Sunday, October 30, 2011

Elka Dizzy Tone (1968)


One of my favorite fuzzes.
The Elka Dizzy Tone!

I'll go into crazy detail at a later post(as I happen to have one), but for now let's check out this sick demo video from our good Italian friend, Ema:


Thanks for watching!
-ed

Jordan Boss Boost (1967)



Welcome to Part 2 of the Jordan Juniors series; featuring the sweet, scarce and subtly awesome Jordan Boss Boost!

In Part 1 we looked at the first version of the Boss Tone fuzz from 1967 and also went over some Jordan Electronics history. So today I will keep the background details to a minimum, and instead give you some TONE talk and pedal porn... But before we get in deep, let's just do a mini story of where this little punk came from.

OK, so again taking a cue from VOX, specifically the Treble/Bass Booster plugin (1965), Jordan decided to make a plugin effect that boosted both the guitar's Treble and Bass. Improving on the design ergonomically and functionally, Jordan made the box more compact than the VOX and it had separate controls for Treble and Bass. Although the pre-history and inspiration are pretty clear, the production history of this little guy is somewhat hazy. It does appear as though Jordan only produced the Boss Boost for one year, 1967. They continued to advertise the effect until 1969 when they moved factories from Alhambra, CA to Pasadena, CA.


Before I got really into effects pedals I never understood the idea of a "clean boost". I also didn't own a tube amp nor did I understand the whole "stacking effects" thing. But my first encounter with the awesomeness of Boost pedals was a clone someone made for me of a Dallas Rangemaster. Being a huge Black Sabbath fan and knowing that Tony Iommi got his signature tone from a Rangemaster going into a Laney Klipp amp, I had to try one.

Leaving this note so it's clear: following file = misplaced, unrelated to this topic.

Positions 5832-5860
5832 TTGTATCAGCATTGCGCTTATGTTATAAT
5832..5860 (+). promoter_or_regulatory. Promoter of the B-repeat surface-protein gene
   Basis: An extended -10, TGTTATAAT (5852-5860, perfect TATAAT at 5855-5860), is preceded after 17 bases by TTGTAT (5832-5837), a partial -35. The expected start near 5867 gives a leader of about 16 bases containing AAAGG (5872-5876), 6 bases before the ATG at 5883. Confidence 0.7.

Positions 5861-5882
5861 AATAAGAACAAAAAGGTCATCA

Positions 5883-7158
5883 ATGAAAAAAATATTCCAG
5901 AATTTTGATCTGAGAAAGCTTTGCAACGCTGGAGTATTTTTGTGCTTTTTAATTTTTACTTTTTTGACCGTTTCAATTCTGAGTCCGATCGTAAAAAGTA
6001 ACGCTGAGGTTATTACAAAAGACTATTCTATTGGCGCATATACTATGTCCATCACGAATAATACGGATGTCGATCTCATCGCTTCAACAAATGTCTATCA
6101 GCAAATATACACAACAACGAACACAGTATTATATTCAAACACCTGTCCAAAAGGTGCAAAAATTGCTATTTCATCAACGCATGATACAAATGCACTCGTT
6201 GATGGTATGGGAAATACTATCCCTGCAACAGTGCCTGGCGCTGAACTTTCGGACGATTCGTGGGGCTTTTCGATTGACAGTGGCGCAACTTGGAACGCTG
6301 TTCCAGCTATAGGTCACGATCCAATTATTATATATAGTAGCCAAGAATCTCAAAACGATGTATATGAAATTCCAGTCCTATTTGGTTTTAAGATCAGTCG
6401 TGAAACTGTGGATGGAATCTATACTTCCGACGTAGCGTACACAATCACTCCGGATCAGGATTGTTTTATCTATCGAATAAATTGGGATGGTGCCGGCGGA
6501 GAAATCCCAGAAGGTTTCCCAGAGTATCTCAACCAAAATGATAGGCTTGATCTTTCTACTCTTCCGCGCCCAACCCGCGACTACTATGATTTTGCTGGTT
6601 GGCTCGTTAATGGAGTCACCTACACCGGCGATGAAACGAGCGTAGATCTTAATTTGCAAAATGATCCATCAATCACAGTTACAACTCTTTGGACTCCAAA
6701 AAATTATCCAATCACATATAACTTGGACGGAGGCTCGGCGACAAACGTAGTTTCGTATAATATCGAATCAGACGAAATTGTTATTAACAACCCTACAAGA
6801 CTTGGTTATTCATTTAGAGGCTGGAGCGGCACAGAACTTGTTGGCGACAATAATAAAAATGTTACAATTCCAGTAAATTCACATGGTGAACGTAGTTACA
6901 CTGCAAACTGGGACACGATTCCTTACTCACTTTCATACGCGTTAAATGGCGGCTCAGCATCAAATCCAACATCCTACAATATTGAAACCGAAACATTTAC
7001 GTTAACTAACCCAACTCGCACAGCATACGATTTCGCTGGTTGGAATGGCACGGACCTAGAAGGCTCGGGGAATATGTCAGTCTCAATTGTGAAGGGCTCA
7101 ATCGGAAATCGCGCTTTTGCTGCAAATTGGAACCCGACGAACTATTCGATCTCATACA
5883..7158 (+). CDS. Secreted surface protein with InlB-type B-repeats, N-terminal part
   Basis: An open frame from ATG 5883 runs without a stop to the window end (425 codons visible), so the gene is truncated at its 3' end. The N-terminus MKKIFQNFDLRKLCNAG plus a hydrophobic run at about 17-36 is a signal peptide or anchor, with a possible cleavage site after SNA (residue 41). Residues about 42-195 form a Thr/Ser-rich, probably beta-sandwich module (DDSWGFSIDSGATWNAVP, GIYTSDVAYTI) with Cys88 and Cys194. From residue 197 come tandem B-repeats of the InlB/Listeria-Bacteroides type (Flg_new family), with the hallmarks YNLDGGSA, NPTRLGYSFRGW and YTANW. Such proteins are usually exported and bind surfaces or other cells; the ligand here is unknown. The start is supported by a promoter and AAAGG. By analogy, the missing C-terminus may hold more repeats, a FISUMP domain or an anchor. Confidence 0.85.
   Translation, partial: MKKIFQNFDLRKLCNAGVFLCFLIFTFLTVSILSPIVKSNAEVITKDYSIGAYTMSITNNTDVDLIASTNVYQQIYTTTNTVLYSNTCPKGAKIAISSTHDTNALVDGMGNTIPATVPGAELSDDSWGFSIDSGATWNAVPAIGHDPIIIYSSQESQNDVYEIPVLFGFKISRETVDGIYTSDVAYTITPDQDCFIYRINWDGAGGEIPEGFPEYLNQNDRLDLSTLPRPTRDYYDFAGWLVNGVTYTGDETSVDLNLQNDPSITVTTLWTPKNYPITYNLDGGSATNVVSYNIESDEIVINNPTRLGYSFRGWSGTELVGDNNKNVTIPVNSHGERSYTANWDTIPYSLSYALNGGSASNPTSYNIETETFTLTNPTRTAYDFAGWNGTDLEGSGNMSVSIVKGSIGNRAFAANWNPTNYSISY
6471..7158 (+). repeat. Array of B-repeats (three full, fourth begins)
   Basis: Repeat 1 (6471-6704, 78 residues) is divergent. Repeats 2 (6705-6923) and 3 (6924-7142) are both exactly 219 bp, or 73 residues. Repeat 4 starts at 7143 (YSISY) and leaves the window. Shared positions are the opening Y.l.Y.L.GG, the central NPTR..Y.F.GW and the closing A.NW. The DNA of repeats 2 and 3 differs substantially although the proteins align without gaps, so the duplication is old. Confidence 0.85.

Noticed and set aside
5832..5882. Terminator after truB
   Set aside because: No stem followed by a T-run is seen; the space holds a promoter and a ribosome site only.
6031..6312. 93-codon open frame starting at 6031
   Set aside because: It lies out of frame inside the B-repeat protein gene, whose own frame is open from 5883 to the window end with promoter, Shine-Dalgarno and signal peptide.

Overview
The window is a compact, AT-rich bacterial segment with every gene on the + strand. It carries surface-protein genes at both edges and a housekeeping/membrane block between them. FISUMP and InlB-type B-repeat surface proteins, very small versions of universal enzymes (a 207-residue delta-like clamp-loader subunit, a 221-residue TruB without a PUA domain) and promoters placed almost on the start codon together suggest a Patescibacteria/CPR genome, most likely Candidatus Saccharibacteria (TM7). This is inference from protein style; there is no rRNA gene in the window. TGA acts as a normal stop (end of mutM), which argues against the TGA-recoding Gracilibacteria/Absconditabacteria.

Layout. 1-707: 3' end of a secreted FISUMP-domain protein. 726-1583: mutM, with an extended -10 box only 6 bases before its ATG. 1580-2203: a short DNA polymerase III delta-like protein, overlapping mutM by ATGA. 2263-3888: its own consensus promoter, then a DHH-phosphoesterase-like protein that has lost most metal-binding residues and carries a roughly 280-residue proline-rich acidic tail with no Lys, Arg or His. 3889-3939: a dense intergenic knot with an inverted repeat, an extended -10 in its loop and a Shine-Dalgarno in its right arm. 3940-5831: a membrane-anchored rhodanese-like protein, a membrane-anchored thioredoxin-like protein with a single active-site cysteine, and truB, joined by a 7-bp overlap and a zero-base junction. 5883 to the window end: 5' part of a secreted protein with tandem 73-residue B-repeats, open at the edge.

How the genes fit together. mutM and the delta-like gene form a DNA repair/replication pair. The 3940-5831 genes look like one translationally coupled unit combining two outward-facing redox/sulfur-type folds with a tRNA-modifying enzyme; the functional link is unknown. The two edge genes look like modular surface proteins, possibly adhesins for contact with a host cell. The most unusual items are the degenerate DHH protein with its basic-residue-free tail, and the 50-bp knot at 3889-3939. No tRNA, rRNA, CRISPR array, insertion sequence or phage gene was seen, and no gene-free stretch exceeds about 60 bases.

When I got it in the mail I ripped open the package like it was Christmas morning. Overjoyed, I plugged into my new, cool pedal. And there it was... complete disappointment; I heard nothing! All I could hear was that my guitar's high end was louder and more crisp. So I started to experiment. First running it into some fuzz pedals, then switching the order, which was pretty awesome but still not what I was looking for. Then I finally decided to run it into some hot tubeage, and in a devine moment a bright light shined down from the heavens and angels began sing my name. I finally got it! It was that big volume boost of the high end into the tubes that created THE Sabbath tone I grew up loving, and there it was for me. Needless to say I dropped in a wah and played Electric Funeral for about 4 hours.


The Jordan Boss Boost is great for what it is. You can easily get that Rangemaster tone, but with the added Bass boost, you can bang a full body to your sound too. I really like how it can fill out even the most thin fuzz tones, and add some "vintage" character to newer pedals. The best combinations so far have been Big Muff > Boss Boost and MKI Tonebender > Boss Boost. As I mentioned before, the Boss Tone > Boss Boost combo is pretty cool too. So it may not be one of the most unique or distinct effects ever, but it's nice and warm and stacks amazingly with your other fuzzes.

Well that's that! The end of our Jordan Juniors post, until I get my Vico Vibe././ So thanks for hanging with us today.><. and now, I leave you with some pics:













Thanks for reading!
-ed

Saturday, October 29, 2011

Jordan Boss Tones (3 Versions)

Some listening/viewing for you while I prepare the Jordan Boss Boost write up!

Take a listen to how different these 3 versions of the Jordan Boss Tone are;
1. 2nd version made in Alhambra, CA around 1968
2. 3rd version made in Pasadena, CA around 1969/70